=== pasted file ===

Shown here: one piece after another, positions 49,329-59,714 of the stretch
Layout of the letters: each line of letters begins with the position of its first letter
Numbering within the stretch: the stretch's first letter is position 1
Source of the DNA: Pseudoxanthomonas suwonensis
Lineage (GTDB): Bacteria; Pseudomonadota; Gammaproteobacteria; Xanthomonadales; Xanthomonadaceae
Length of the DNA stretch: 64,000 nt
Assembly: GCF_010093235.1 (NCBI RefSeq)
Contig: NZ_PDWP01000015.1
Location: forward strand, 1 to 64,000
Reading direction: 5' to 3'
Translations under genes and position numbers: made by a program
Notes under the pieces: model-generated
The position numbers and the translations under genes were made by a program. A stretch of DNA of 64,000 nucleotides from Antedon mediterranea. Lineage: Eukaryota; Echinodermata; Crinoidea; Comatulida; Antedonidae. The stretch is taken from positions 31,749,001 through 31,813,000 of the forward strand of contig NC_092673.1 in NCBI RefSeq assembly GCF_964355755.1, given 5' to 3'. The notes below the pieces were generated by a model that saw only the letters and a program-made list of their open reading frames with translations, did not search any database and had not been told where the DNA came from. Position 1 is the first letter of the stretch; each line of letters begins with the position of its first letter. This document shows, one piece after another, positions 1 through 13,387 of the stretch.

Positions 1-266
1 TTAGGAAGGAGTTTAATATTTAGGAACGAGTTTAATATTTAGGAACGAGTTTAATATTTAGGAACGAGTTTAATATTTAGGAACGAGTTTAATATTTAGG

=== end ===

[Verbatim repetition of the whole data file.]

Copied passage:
Shown here: one piece after another, positions 49,329-59,714 of the stretch
Layout of the letters: each line of letters begins with the position of its first letter
Numbering within the stretch: the stretch's first letter is position 1
Source of the DNA: Pseudoxanthomonas suwonensis
Lineage (GTDB): Bacteria; Pseudomonadota; Gammaproteobacteria; Xanthomonadales; Xanthomonadaceae
Length of the DNA stretch: 64,000 nt
Assembly: GCF_010093235.1 (NCBI RefSeq)
Contig: NZ_PDWP01000015.1
Location: forward strand, 1 to 64,000
Reading direction: 5' to 3'
Translations under genes and position numbers: made by a program
Notes under the pieces: model-generated
The position numbers and the translations under genes were made by a program. A stretch of DNA of 64,000 nucleotides from Antedon mediterranea. Lineage: Eukaryota; Echinodermata; Crinoidea; Comatulida; Antedonidae. The stretch is taken from positions 31,749,001 through 31,813,000 of the forward strand of contig NC_092673.1 in NCBI RefSeq assembly GCF_964355755.1, given 5' to 3'. The notes below the pieces were generated by a model that saw only the letters and a program-made list of their open reading frames with translations, did not search any database and had not been told where the DNA came from. Position 1 is the first letter of the stretch; each line of letters begins with the position of its first letter. This document shows, one piece after another, positions 1 through 13,387 of the stretch.

Positions 1-266
1 TTAGGAAGGAGTTTAATATTTAGGAACGAGTTTAATATTTAGGAACGAGTTTAATATTTAGGAACGAGTTTAATATTTAGGAACGAGTTTAATATTTAGG